- #1

gravenewworld

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Y=C(y,r)+I(r)+G

Consumption is a function of disposable income (income minus tax. national income is also the same as GDP) y which is y=Y-T and the interest rate r. Investment is also a function of the interest rate r.

Now let's assume that the economy is in a recession and the government wants to boost GDP by either a) tax cuts or b) more government spending. Which one will be more effective?

Totally differentiating the IS curve we have dY=CydY-CydT+Crdr+Irdr+dG.

Cy=the derivative of consumption wrt to y, Cr is the derivative of consumption wrt to r, etc.

Now how does GDP respond to more government spending i.e. what is dY/dG?

Assuming taxes stay the same and interest rates don't move

We have dY=CydY+dG or dY/dG=1/(1-Cy) Cy is also known as the marginal propensity to consume which is how much people spend out of their entire incomes. The marginal propensity to consume of course 0<Cy<1.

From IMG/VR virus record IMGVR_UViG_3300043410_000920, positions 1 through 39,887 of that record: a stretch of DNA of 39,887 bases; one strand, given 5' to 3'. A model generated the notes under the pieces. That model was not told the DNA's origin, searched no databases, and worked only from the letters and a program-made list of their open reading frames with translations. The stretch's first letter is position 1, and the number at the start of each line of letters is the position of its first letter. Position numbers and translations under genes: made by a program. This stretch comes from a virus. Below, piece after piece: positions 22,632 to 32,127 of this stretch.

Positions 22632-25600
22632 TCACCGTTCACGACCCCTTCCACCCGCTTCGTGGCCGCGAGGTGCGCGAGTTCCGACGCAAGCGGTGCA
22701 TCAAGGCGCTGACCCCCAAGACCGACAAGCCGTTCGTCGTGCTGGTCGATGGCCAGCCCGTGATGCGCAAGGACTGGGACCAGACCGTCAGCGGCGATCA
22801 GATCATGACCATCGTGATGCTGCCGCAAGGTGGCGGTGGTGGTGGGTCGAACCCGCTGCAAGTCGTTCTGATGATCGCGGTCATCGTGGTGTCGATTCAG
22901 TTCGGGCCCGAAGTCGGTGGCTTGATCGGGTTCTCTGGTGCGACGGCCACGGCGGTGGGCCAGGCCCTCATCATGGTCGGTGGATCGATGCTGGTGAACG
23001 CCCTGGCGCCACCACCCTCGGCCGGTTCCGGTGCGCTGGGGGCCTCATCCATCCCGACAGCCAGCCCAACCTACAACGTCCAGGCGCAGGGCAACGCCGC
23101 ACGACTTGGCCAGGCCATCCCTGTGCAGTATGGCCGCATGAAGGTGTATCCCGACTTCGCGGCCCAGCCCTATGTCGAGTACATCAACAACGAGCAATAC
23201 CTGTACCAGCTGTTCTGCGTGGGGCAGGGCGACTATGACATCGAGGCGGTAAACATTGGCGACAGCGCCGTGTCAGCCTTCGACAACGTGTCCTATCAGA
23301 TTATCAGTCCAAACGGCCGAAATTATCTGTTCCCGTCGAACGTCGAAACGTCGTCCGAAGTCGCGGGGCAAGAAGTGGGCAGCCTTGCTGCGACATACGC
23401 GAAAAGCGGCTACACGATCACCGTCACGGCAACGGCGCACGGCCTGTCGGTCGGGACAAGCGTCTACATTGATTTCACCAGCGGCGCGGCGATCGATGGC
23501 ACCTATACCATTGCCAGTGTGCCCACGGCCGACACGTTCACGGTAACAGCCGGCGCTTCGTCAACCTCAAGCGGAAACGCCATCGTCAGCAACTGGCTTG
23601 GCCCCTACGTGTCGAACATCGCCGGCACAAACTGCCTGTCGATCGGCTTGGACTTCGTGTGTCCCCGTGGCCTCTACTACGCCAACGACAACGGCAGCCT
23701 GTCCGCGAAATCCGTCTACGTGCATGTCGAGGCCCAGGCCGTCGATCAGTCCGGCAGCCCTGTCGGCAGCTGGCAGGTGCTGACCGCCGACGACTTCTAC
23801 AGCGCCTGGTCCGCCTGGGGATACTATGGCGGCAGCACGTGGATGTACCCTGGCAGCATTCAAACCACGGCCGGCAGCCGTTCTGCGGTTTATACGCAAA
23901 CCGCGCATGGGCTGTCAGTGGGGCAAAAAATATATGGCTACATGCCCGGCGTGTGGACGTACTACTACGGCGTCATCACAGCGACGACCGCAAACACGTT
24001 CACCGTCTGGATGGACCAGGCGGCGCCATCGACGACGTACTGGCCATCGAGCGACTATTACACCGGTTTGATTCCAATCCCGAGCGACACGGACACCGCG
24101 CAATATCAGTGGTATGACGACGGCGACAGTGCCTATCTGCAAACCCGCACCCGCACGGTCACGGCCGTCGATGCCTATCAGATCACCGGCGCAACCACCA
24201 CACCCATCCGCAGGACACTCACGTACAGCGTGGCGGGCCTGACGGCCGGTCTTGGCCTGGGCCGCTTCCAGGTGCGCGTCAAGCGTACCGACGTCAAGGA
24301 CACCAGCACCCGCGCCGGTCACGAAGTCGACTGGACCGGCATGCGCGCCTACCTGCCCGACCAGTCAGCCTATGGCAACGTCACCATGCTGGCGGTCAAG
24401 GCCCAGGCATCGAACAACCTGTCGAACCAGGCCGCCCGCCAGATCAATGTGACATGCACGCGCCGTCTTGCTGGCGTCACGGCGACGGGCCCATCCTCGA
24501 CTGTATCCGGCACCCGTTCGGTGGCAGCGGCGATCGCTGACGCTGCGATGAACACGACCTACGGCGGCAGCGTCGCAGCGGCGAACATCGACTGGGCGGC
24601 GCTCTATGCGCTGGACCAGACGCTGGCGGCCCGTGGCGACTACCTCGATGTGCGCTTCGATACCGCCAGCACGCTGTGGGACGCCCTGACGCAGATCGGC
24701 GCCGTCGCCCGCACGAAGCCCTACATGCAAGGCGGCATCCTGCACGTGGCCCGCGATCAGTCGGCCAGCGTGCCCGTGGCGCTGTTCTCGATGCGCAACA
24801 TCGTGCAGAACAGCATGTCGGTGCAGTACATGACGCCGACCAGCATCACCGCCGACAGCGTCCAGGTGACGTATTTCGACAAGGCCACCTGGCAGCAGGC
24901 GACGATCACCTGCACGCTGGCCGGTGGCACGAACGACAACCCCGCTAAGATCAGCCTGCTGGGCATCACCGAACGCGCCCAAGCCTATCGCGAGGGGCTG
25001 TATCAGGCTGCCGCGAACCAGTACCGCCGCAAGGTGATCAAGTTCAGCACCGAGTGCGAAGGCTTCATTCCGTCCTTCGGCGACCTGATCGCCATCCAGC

Let's assume that the marginal propensity to consume for Americans is .9. Then if the government spends 1 dollar GDP will increase by 10. 1/1-Cy is also known as the multiplier for government spending.

Now let's look at what happens when the government cuts taxes. Assuming interest rates don't change and government spending don't change the totally differentiated IS equation becomes

dY=CydY-CydT

So how does GDP respond to tax cuts, i.e. what is dY/dT? Using simple algebra we find dY/dT=-Cy/(1-Cy). Assuming marginal propensity to consume is still .9 then for every dollar that the government cuts taxes dY/dT=9!

(the negative sign goes away since we are talking about cutting taxes). -Cy/(1-Cy) is also known as the tax multiplier.

Thus dollar for dollar increasing government spending/bigger government is better at stimulating the economy in a recession than tax cuts. But of course politicians won't tell you this since Americans think tax cuts are always better.